There is something almost magical about blue flowers, and one of the most beautiful, elusive and magical is the lovely Himalayan Blue Poppy – Meconopsis baileyi. Many years ago I was thrilled by a great swath of Meconopsis blooming in the dappled shade along one of the trails in Van Dusen Gardens. So distracted by their ethereal beauty, I cannot for the life of me remember what kind of trees were shading them – they were tall. I don’t think I looked up even once to identify them!
Formerly known as Meconopsis betonicifolia but now recognized as Meconopsis baileyi, Himalayan Blue Poppy was named, renamed, and then had the original restored as explained by author Bill Terry on his website; My Blue Heaven:
‘It’s named for Frederick M. Bailey, a British Army officer and dauntless explorer, who found this most famous of the Blue Poppies in 1913, in the course of a hair-raising exploration of the Tsangpo river gorge in Tibet. Bailey pressed a single bloom in his wallet and, weeks later, sent it to David Prain, Director of Kew Gardens. On the evidence of this tattered specimen, Prain reckoned it was a new species of Asiatic poppy, and named it for the finder– m.baileyi.
Twenty years later, the botanist and meconopsis expert, George Taylor, decided that Prain was wrong. The poppy was merely a regional variation of meconopsis betonicifolia, found by the Jesuit missionary and plant collector Père Delavaye in northern Yunnan, c. 1885, and not different enough to warrant naming as a distinct species. So, m. betonicifolia it became and remained so until 2009, when Christopher Grey-Wilson made a thorough study of the Yunnan and Tibetan Blue Poppies, determined they differed on several basic structural features – and booted Bailey’s poppy back to its original name, meconopsis baileyi.’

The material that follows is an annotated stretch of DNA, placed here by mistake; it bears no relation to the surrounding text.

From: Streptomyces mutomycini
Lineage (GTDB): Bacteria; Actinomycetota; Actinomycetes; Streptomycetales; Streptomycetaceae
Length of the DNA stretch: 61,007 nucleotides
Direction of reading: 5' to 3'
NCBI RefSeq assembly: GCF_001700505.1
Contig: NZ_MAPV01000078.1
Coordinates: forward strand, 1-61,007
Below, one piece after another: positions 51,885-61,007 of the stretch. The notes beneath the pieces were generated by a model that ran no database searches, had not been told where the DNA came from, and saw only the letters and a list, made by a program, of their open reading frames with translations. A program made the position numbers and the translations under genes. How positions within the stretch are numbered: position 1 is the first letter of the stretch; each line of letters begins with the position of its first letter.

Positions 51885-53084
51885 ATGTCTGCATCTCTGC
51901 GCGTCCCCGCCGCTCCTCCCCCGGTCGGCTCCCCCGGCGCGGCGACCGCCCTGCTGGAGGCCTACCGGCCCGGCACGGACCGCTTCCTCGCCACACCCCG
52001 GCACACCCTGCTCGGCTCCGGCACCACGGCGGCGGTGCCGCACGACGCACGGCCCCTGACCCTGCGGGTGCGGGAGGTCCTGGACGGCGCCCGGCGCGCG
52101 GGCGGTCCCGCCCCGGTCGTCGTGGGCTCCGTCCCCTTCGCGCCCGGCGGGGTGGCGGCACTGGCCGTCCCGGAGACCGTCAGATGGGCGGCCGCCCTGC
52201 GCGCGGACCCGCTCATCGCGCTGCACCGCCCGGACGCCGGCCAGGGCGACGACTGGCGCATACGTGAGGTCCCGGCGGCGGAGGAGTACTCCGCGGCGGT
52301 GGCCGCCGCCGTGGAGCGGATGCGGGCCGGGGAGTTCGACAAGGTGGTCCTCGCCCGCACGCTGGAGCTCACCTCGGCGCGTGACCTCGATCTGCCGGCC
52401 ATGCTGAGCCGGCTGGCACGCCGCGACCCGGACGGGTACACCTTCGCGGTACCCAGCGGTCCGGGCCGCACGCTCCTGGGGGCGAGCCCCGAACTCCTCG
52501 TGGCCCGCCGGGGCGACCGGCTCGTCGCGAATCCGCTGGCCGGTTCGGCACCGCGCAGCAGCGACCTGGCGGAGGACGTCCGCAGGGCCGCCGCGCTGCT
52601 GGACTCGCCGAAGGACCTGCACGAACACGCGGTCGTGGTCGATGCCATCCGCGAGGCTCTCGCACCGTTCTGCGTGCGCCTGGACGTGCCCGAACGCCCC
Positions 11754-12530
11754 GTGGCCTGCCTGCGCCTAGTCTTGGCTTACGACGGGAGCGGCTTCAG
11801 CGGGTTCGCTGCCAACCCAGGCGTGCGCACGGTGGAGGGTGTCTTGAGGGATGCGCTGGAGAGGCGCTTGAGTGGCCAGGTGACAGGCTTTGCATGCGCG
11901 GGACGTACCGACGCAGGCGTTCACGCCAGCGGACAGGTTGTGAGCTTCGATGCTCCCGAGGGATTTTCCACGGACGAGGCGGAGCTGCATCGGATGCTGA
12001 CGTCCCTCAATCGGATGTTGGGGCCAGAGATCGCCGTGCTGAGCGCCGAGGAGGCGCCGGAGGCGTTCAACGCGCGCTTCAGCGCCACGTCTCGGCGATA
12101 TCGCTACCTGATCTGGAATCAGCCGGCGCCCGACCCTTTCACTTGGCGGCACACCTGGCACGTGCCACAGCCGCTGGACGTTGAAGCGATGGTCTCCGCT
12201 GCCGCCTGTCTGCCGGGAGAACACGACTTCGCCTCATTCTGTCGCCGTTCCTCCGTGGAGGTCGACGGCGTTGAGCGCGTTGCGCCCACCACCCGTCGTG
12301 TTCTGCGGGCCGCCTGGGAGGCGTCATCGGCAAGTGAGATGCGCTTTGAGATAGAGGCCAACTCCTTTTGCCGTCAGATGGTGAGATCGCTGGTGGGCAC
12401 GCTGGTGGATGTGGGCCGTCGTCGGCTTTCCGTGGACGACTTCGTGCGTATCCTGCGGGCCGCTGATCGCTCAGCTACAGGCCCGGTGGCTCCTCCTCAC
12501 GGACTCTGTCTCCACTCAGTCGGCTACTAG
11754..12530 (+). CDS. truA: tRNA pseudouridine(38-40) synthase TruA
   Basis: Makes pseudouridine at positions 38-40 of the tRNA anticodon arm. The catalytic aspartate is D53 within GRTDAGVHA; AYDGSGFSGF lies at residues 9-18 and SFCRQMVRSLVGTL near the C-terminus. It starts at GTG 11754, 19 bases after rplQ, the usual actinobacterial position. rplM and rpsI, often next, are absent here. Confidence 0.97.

Reputed to be difficult to grow, Meconopsis is prized by plant geeks and new gardeners alike. It’s not really difficult to grow but has specific demands which, if not met, well just don’t bother…
In our temperate coastal climate, Meconopsis grows quite readily in light shade and moist but well-drained soil. It tends to bloom itself to death if you allow it to flower the first year after planting, or if it’s struggling. Nipping the flower buds off until you have a robust plant is advisable.
As soon as I built my shade garden in the back yard I bought and planted a couple of young meconopsis baileyi in the shelter of my enkianthus campanulatus. One of them promptly died (okay, maybe they’re not so easy) but the other took and grew well. It even produced a flower bud, which I quickly cut away, even though I was desperate to see it blossom.
The following spring I had a sturdy plant, with a sizable rosette of the fairly coarse, hairy leaves that Meconopsis baileyi produce, and I eagerly anticipated some gorgeous blue flowers but, sigh, it was not to be…
I guess it was my fault. In an effort to teach my children the value of labour, I frequently require them to do chores around the house and yard. One fine day I decided that my teenage daughter should do a little weeding, so I assigned her a stretch of the shade garden with instructions to clean up the weeds. Unfortunately I didn’t listen to that little voice inside my head whispering “Maybe you should show her the meconopsis, those leaves are a little weedy looking!” Yup, she pulled it! I think I frightened her with my shrieking when I discovered what had happened. It’s a little embarrassing to admit, but I did shed a tear or two. I just couldn’t believe that after all that waiting I was back to square one!
Of course I couldn’t find a replacement plant, it was too late in the season, so I had to wait until the following spring and repeat the entire process. This time I bought 3 plants and killed 2. So here we are, in June of 2012, and…
Angels sing and trumpets blow, I FINALLY HAVE MECONOPSIS BAILEYI IN BLOOM!!!!